Keeping proper records related to retirement funds and beneficiaries is important because if you are in your late 40s, you may already have several different retirement plans of which you must keep track. If you are going through a divorce, there might be significant amounts at stake, and your financial future could be in jeopardy if the division of retirement accounts is improperly handled.
If you are 50 or older and moving toward a divorce, it is likely that you have asked yourself this question. Divorce at any age will have a significant financial impact, but it is particularly complicated for those close to retirement. Since the financial matters at stake in what is known as a "gray divorce" could have an impact in the immediate future, you need an experienced, aggressive Texas attorney by your side.
In a community property state, such as Texas, all marital assets are split 50/50 at the time of the divorce. While many people think they understand what this means, most don't consider some very important aspects of marital law that can affect their retirement in a potentially major way.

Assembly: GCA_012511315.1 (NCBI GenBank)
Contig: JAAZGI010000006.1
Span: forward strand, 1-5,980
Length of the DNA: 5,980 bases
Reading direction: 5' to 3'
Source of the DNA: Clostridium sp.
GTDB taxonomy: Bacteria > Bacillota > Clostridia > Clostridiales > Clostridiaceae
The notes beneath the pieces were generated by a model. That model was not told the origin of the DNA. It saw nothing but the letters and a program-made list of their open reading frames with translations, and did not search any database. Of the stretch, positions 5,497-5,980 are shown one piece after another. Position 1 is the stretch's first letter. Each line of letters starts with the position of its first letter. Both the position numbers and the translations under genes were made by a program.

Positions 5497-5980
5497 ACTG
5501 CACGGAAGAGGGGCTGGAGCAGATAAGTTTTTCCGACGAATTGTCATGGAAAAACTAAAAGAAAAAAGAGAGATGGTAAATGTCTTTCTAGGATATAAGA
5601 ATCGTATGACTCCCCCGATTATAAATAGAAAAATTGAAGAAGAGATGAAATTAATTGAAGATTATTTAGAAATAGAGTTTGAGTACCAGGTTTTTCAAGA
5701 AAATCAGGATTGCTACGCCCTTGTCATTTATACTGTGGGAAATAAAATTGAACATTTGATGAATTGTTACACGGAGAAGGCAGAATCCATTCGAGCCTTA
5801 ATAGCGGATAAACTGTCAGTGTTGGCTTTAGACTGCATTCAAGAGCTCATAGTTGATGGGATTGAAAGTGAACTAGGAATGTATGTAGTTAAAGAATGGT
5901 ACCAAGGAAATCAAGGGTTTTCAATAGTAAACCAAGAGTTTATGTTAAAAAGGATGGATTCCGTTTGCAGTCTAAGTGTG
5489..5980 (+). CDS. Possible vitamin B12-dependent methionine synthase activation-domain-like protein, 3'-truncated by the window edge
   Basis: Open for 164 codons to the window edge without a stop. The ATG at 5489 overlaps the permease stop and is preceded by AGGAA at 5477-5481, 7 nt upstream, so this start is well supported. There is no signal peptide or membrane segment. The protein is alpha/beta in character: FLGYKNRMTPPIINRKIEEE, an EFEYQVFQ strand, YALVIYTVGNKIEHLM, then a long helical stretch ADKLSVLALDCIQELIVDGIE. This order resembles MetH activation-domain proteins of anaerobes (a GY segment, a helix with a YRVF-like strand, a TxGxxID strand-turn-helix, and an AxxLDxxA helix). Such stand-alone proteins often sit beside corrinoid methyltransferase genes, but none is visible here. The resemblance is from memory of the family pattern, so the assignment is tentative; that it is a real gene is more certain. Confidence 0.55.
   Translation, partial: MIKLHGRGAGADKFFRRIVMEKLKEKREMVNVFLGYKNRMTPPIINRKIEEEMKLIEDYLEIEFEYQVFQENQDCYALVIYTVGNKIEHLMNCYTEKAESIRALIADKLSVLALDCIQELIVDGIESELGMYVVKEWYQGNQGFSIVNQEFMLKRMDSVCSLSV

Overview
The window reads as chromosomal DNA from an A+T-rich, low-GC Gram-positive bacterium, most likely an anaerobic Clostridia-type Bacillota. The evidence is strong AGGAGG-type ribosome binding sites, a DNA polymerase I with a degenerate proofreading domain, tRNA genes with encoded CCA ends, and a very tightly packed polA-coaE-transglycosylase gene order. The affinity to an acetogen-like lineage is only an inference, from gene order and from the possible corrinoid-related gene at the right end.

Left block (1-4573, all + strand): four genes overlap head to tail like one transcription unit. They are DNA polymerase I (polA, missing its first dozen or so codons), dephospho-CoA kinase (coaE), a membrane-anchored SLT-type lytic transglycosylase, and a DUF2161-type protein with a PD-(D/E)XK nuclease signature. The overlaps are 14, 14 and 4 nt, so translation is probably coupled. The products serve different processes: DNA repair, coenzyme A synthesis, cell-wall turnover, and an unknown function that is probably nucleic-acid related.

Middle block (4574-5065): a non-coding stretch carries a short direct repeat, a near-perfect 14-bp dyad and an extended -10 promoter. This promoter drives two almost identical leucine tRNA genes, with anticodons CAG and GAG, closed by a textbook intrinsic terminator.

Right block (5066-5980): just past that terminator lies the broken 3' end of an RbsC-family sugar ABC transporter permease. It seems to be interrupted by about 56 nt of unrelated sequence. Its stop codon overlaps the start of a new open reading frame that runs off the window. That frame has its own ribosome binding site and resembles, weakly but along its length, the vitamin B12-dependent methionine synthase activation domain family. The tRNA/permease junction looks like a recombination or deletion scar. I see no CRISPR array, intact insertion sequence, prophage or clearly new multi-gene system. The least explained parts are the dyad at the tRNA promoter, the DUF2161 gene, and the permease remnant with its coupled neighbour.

When a couple with high-value assets decides to divorce, each spouse has a lot to lose. Often one of the primary considerations is how the end of the marriage will affect retirement plans.
Texans involved in a divorce may find themselves more preoccupied with issues of complex asset division and property interests than with Social Security benefits. Still, it's important to be aware of one's right to claim benefits on an ex-spouse's Social Security earnings as there can be a significant advantage to claiming benefits on the record of a spouse who was the higher wage earner.